dogru istemek -e dogru almak ve izlemek sen icinde her yol. 
ve I sormak sen -e dogru yapmak bunlar e§ya adma Isa , 
amin , 


sevgili mabut , eyvallah adl. su bu Incil bkz. have be serbest 
brrakmak taki biz are gii^lii -e dogru ogrenmek daha 

hakkinda sen. mutlu etmek yardim etmek belgili tanimlik 
insanlar -den sorumlu icin yapim bu elektronik kitap elde 
edilebilir. mutlu etmek yardim etmek onlari -e dogru 
muktedir i§ hizli , ve yapmak daha elektronik kitap elde 
edilebilir mutlu etmek yardim etmek onlari -e dogru -si 
olmak turn belgili tanimlik kaynak , belgili tanimlik para , 
belgili tanimlik giic ve belgili tanimlik zaman adl. 
su onlar liizum icin muktedir almak calisma icin sen. mutlu 
etmek yardim etmek o adl. su are bolum -in belgili tanimlik 
takim adl. su yardim etmek onlari ustiinde an her temel. 
mutlu etmek vermek onlari belgili tanimlik giic -e dogru 
devam etmek ve vermek her -in onlari belgili tanimlik 
ruhani basiret icin belgili tanimlik i§ adl. 

su sen istemek onlari -e dogru yapmak. mutlu etmek yardim 
etmek her -in onlari -e dogru degil -si olmak korkmak ve -e 
dogru animsamak adl. su sen are belgili tanimlik mabut kim 
yanit dua ve kim bkz. be icinde fiyat istemek -in her sey. I 
dua etmek adl. su sen -cekti yureklendirmek onlari , ve adl. 
su sen korumak onlari , ve belgili tanimlik i§ & bakanlik adl. 
su onlar are me§gul icinde. I dua etmek adl. su sen -cekti 
korumak onlari —dan belgili tanimlik ruhani giic ya da diger 
engel adl. 

su -ebil zarar onlari ya da yava§ onlan asagi. mutlu etmek 
yardim etmek beni ne zaman I kullanma bu incil -e dogru da 
dusun belgili tanimlik insanlar kim -si olmak -den yapilmi§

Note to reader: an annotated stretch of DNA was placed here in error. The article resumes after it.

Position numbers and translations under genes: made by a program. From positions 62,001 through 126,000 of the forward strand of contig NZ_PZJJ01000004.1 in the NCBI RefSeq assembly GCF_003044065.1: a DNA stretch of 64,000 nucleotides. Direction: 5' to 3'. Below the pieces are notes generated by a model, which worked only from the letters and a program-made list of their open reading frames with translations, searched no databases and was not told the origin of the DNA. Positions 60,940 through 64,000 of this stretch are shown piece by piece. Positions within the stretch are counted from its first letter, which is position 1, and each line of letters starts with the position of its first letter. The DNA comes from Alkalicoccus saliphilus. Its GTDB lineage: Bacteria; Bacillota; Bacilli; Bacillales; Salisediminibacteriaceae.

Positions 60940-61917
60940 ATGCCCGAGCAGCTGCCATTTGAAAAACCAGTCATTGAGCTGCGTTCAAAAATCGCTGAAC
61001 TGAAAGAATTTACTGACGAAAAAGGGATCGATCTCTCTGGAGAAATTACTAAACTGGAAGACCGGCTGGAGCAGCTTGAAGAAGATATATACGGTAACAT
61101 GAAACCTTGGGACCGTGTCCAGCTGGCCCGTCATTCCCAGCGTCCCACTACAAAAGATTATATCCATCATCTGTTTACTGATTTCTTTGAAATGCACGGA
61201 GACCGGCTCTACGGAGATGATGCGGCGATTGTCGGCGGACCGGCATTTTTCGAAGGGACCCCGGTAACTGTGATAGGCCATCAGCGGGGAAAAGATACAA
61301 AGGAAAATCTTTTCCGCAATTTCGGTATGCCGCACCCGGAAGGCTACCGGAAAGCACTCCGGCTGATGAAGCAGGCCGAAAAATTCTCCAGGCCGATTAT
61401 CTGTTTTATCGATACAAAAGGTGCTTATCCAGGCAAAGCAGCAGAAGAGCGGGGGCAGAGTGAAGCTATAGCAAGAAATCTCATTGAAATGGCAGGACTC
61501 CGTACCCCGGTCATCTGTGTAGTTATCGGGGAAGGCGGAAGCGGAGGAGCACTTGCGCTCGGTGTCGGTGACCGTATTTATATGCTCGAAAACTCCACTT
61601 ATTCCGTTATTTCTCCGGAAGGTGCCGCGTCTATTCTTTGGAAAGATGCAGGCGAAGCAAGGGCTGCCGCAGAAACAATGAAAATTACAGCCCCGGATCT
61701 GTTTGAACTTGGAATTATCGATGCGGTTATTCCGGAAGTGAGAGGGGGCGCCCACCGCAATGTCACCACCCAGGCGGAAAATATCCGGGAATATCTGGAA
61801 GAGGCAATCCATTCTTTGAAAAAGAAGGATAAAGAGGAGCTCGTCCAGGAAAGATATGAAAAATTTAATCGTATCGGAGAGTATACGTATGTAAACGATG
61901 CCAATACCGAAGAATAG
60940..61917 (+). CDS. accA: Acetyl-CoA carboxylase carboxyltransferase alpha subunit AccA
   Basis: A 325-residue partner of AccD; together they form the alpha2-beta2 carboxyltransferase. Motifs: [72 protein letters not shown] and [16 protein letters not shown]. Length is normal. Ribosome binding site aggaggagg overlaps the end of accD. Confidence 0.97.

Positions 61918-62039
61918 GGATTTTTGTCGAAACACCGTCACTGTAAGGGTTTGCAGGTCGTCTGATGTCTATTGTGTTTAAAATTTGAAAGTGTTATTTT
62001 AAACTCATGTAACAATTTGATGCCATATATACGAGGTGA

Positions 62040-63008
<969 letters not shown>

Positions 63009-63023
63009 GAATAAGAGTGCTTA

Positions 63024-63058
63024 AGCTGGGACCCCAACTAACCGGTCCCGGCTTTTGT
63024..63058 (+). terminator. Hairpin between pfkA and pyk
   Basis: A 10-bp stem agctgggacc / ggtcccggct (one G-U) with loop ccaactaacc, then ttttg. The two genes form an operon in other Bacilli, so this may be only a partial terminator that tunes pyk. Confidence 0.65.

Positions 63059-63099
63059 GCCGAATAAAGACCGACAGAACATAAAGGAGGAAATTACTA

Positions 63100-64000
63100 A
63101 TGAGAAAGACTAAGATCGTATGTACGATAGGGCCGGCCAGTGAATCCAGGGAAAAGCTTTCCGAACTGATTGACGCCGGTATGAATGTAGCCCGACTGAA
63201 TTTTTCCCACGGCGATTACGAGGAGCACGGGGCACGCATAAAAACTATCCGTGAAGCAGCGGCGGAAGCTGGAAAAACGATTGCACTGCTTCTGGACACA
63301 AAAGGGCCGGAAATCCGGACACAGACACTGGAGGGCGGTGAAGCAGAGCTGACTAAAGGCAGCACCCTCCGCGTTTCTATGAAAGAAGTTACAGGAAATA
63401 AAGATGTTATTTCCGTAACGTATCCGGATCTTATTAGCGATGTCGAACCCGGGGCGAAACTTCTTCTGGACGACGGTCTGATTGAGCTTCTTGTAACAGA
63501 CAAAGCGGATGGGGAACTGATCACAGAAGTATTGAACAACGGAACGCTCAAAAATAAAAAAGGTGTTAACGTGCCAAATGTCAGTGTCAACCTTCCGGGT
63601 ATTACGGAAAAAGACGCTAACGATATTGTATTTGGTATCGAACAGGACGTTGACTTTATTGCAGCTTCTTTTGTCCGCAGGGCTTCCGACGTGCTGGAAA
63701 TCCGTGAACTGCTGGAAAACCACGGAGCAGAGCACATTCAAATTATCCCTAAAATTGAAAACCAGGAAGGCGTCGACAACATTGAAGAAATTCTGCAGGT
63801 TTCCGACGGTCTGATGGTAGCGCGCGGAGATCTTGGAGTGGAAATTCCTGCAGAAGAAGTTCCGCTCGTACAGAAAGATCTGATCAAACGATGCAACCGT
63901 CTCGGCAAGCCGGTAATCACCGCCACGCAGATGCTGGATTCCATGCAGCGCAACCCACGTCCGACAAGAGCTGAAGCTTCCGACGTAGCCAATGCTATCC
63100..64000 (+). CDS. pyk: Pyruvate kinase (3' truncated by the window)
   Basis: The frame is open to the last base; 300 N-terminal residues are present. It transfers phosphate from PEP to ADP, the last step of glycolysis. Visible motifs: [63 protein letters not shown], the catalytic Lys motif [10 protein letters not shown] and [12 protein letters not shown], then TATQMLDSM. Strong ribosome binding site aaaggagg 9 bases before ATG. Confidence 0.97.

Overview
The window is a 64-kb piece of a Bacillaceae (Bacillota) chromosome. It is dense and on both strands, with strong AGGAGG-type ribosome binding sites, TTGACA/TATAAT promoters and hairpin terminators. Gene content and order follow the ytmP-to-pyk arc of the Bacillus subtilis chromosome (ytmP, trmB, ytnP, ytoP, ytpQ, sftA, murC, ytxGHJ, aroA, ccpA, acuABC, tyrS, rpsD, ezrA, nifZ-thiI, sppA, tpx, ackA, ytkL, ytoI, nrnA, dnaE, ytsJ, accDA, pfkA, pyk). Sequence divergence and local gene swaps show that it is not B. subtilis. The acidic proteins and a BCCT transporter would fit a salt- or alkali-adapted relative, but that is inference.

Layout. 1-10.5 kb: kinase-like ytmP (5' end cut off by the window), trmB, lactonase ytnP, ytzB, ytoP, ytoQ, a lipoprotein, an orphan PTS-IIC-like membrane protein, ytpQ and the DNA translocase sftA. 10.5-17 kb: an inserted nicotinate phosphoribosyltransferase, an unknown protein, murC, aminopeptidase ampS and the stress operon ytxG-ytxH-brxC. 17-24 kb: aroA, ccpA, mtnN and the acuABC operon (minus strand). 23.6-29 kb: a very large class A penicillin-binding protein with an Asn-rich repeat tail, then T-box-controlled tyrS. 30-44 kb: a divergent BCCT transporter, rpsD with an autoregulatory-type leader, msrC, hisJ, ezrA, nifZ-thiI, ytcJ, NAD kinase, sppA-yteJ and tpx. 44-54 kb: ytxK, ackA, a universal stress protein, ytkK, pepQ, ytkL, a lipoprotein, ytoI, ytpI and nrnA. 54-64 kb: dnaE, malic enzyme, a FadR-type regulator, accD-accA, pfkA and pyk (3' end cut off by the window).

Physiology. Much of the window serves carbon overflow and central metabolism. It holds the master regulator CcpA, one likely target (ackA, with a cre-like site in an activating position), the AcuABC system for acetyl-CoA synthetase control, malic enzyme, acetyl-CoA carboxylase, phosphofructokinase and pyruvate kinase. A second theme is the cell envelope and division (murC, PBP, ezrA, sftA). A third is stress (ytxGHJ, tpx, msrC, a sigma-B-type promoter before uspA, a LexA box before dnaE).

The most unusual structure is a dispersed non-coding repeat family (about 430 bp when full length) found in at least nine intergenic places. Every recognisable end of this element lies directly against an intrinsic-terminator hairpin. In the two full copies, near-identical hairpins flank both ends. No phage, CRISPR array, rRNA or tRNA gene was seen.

bu baski elde edilebilir , taki I -ebilmek dua etmek icin 
onlan vesaire onlar -ebilmek devam etmek -e dogru yardim 
etmek daha insanlar I dua etmek adl. su sen -cekti vermek 
beni a ask -in senin kutsal kelime ( belgili tanimlik Incil ), 
ve adl. su sen -cekti vermek beni ruhani akillihk ve 
discernment -e dogru bilmek sen daha iyi ve -e dogru 
anlamak belgili tanimlik dondurmemem adl. su biz are canh 
icinde. mutlu etmek yardim etmek beni -e dogru bilmek 
nasil -e dogru dagitmak ile belgili tanimlik muskulat adl. 

su I am kar§i koymak ile her gun. efendi mabut , yardim 
etmek beni -e dogru istemek -e dogru bilmek sen daha iyi ve 
-e dogru istemek -e dogru yardim etmek diger Hristiyan 
icinde benim alan ve cevrede belgili tammlik diinya. I dua 
etmek adl. su sen -cekti vermek belgili tammlik elektronik 
kitap takim ve o kim i§ iistiinde belgili tammlik website ve o 
kim yardim etmek onlari senin akillilik. 
I dua etmek adl. su sen -cekti yardim etmek belgili tammlik 
bireysel aza -in onlarin aile ( ve benim aile ) -e dogru degil 
var olmak ruhani aldatmak , ama -e dogru anlamak sen ve -e 
dogru istemek -e dogru almak ve izlemek sen icinde her yol. 
ve I sormak sen -e dogru yapmak bunlar e§ya adina Isa , 
amin , 


Serbia - Servia - Serbian 

Serbia Serbian Servian Prayer Isus Krist Molitva Bog Kako 
Moliti moci cuti moj molitva za pitati davati ponuditi mene 
otkriti duhovni Vodstvo 

Serbia ■ Prayer Requests (praying ) to G od ■ explained in 
Serbian (Servian) Language 

Molitva za Bog ## Kako za Moliti za Bog 
Kako Bog moci cuti moj molitva 
Kako za pitati Bog za davati ponuditi mene 
Kako otkriti duhovni Vodstvo 

Kako za naci predaja iz urok Raspolozenje 

Kako za zasluga odredeni clan istinit Bog nad Nebo 

Kako otkriti odredeni clan Hriscanin Bog 
Kako za moliti za Bog droz Isus Krist 
JA imati nikada molitva pre nego 
Vazan za Bog 
Bog zeljan ljubavi svaki osoba osoba 

Isus Krist moci pomoc 
Se Bog Biti stalo moj zivot 
Molitva Trazenju 

stvar taj te moc oskudica za uzeti u obzir govorenje za Bog 
okolo Molitva Trazenju kod te , okolo te